Ambrisentan, an endothelin-receptor antagonist is now approved by FDA for the treatment of PAH
Plasma endothelin-1 (ET-1) concentrations may be increased as much as 10-fold in patients with pulmonary arterial hypertension (PAH), correlating with increased mean right atrial pressure and disease severity. Ambrisentan is an ET-receptor antagonist that is selective for the ET type A (ETA) receptor; the primary actions of ETA are vasoconstriction and cell proliferation. Ambrisentan was approved on June 15, 2007, for the treatment of PAH (World Health Organization [WHO] Group 1) in patients with WHO class II or III symptoms to improve exercise capacity and delay clinical worsening.
Efficacy. The efficacy of ambrisentan was evaluated in two 12-week, randomized, double-blind, placebo-controlled, multicenter studies (ARIES-1 and ARIES-2) in 393 patients with PAH (WHO Group 1). In ARIES-1, patients were treated with once-daily doses of ambrisentan 5 or 10 mg or placebo; in ARIES-2, patients were treated with once-daily doses of ambrisentan 2.5 or 5 mg or placebo. In both studies, ambrisentan or placebo was added to a patient's current therapy, which could include anticoagulants, diuretics, calcium-channel blockers, and digoxin, but not epoprostenol, treprostinil, iloprost, bosentan, or sildenafil. The primary end point was 6-minute walking distance (6MWD). Clinical worsening, WHO functional class, dyspnea, and Short-Form 36 (SF-36) results were also evaluated. The majority of patients had idiopathic PAH (64%); the remaining patients had PAH associated with connective tissue disease (32%), HIV infection (3%), or anorexigen use (1%). At baseline, the majority of patients had WHO functional class III symptoms (55%); 38% had WHO class II symptoms, 5% had WHO class IV symptoms, and 2% had WHO class I symptoms. The mean age of enrolled patients was 50 years. After 12 weeks in the ARIES-1 study, patients treated with ambrisentan 5 or 10 mg demonstrated a statistically significant improvement in 6MWD compared with patients treated with placebo (P=.008 and P<.001, respectively); after 12 weeks in the ARIES-2 study, patients treated with ambrisentan 2.5 or 5 mg also demonstrated a significant improvement in 6MWD compared with patients who received placebo (P=.022 and P<.001, respectively). In both studies, an increase in 6MWD was observed after 4 weeks of ambrisentan treatment, and a dose-response was observed after 12 weeks of treatment. In both ARIES-1 and ARIES-2, patients treated with ambrisentan also experienced a significant delay in the time to clinical worsening compared with patients who received placebo.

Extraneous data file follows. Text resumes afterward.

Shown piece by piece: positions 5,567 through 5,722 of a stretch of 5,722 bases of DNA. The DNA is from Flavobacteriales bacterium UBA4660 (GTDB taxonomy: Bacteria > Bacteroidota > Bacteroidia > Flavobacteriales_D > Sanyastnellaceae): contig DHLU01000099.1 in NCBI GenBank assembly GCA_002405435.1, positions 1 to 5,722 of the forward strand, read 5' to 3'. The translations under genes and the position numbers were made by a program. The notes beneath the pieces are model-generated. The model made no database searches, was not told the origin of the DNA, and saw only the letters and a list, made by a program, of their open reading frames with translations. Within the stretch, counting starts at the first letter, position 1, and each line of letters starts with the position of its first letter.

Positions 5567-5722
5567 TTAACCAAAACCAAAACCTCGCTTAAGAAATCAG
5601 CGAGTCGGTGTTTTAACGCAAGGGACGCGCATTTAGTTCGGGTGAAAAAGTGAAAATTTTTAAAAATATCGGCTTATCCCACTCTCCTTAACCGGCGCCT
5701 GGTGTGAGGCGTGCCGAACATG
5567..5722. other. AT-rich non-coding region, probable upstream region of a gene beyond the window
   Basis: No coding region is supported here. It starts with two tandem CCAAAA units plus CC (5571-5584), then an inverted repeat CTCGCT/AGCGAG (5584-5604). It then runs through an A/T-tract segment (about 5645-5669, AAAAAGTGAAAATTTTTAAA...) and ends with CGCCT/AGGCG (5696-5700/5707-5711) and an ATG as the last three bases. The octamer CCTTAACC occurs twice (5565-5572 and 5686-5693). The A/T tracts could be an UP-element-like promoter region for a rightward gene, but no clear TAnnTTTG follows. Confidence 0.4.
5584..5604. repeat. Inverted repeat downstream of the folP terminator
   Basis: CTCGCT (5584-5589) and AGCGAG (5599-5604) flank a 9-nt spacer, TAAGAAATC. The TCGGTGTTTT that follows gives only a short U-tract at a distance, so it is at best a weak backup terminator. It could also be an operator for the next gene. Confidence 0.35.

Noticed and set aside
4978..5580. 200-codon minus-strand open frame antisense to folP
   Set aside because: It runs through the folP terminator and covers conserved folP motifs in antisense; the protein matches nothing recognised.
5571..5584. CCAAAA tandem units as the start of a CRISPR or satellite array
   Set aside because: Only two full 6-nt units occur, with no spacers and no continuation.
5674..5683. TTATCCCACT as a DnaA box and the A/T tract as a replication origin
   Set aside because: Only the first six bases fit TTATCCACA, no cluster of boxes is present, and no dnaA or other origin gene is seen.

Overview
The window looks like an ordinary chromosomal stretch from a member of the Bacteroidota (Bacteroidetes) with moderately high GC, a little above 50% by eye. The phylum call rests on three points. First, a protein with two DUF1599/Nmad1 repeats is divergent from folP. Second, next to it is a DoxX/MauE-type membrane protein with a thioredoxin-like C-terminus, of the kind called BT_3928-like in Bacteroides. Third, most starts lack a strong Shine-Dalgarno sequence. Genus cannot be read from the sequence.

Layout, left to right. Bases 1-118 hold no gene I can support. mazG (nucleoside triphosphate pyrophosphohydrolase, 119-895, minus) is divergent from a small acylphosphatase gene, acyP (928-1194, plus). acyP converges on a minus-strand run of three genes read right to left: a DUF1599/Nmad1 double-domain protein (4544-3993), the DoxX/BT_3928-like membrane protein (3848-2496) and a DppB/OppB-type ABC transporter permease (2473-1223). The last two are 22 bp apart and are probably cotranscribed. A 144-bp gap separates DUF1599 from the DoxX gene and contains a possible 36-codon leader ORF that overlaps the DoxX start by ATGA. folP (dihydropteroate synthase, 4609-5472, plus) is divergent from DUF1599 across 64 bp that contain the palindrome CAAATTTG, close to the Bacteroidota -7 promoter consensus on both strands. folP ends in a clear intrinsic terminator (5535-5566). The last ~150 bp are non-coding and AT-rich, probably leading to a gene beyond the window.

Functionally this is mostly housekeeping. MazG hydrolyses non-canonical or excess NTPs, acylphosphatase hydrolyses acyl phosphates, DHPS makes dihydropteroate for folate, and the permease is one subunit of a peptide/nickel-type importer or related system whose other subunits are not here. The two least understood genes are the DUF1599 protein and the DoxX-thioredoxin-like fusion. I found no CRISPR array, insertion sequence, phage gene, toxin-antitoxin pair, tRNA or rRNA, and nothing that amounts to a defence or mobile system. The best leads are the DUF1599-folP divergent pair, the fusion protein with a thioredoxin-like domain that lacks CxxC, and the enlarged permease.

Safety. Treatment with ET-receptor antagonists has been associated with dose-dependent hepatic injury, manifested primarily by serum aminotransferase (ALT and AST) elevations but sometimes accompanied by abnormal liver function (bilirubin elevations). Serum aminotransferase levels must be measured before treatment initiation and at least monthly during treatment. Ambrisentan may cause fetal harm if administered to a pregnant woman; this agent is therefore contraindicated in women who are or who may become pregnant. Patients treated with ET-receptor antagonists have experienced decreases in hemoglobin concentration and hematocrit. As such, hemoglobin must be measured before treatment initiation, at 1 month after treatment initiation, and periodically thereafter. Peripheral edema has been reported in patients treated with ET-receptor antagonists. The most common adverse events reported in patients treated with ambrisentan include peripheral edema, nasal congestion, sinusitis, flushing, palpitations, nasopharyngitis, abdominal pain, constipation, dyspnea, and headache.